Biological Reviews of the Cambridge Philosophical Society



Review Article

THE EVOLUTION OF DOMINANCE: A THEORY WHOSE TIME HAS PASSED?


OLIVER MAYO a1 and REINHARD BÜRGER a2
a1 CSIRO Division of Animal Production, Locked Bag 1, Delivery Centre, Blacktown, NSW, 2148, Australia
a2 Institut für Mathematik, Universität Wien, Austria

Abstract

The evolution of dominance by the selection of modifiers of the phenotypes of deleterious mutations was proposed as a hypothesis by R. A. Fisher in 1928. It has been strongly criticized ever since, is regarded by many as having been made irrelevant by metabolic control theory, and most recently has been claimed to have been ‘falsified’ by H. A. Orr. Is it indeed not only obsolete but wrong? Its history is reviewed and its present status evaluated. We conclude (1) that it has a role as the explanation of the dominance found in many cases of selection through visual predation and (2) that the selection mechanism long claimed to be ineffective (the increase in frequency of a single modifier) will be effective under certain special conditions that may be different from those Fisher proposed.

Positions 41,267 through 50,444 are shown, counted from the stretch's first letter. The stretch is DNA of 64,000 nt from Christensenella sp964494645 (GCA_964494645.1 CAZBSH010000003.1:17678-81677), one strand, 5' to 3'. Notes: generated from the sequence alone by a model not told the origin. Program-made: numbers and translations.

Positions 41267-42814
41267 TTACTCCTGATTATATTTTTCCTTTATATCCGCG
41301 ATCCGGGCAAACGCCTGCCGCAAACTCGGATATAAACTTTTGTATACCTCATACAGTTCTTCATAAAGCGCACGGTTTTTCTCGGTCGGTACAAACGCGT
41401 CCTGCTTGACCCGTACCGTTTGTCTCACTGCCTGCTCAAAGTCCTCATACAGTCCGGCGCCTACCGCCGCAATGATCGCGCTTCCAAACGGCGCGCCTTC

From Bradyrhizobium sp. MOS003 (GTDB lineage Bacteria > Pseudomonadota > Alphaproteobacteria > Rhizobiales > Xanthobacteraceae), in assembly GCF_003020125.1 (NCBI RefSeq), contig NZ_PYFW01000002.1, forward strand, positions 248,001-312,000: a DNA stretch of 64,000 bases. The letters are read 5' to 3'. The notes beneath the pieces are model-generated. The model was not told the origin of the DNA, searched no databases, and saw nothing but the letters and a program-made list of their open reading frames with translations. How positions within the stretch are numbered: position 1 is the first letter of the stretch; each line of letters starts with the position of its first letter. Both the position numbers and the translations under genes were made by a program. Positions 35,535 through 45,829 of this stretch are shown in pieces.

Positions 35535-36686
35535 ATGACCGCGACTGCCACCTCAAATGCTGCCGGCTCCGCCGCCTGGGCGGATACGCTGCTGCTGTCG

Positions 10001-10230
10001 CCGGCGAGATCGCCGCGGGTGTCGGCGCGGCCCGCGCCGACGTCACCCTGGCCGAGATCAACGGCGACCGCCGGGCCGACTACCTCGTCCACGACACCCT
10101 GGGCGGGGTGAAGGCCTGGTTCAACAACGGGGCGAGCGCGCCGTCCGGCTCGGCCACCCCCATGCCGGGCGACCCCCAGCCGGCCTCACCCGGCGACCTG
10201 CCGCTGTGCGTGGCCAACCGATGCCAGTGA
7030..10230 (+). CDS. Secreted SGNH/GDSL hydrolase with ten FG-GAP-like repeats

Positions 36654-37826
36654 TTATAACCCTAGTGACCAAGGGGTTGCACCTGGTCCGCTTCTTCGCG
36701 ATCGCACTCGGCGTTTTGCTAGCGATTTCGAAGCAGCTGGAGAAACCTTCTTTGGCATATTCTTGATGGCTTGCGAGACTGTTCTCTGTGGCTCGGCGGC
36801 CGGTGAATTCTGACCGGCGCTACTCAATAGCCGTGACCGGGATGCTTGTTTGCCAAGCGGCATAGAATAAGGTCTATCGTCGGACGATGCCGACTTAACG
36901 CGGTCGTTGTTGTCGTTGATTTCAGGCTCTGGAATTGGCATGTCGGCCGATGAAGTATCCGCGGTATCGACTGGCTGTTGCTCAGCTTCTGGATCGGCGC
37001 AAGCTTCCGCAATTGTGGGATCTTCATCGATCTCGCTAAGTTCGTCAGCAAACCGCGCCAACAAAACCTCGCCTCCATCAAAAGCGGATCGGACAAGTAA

(Received March 14 1995)
(Revised April 16 1996)
(Accepted April 19 1996)


Key Words: Evolution; dominance; metabolic control theory; mimicry; industrial melanism.